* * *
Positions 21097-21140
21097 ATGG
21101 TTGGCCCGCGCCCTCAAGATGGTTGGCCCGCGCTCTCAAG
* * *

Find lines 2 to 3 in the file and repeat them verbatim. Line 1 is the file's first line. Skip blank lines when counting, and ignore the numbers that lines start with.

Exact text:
21097 ATGG
21101 TTGGCCCGCGCCCTCAAGATGGTTGGCCCGCGCTCTCAAG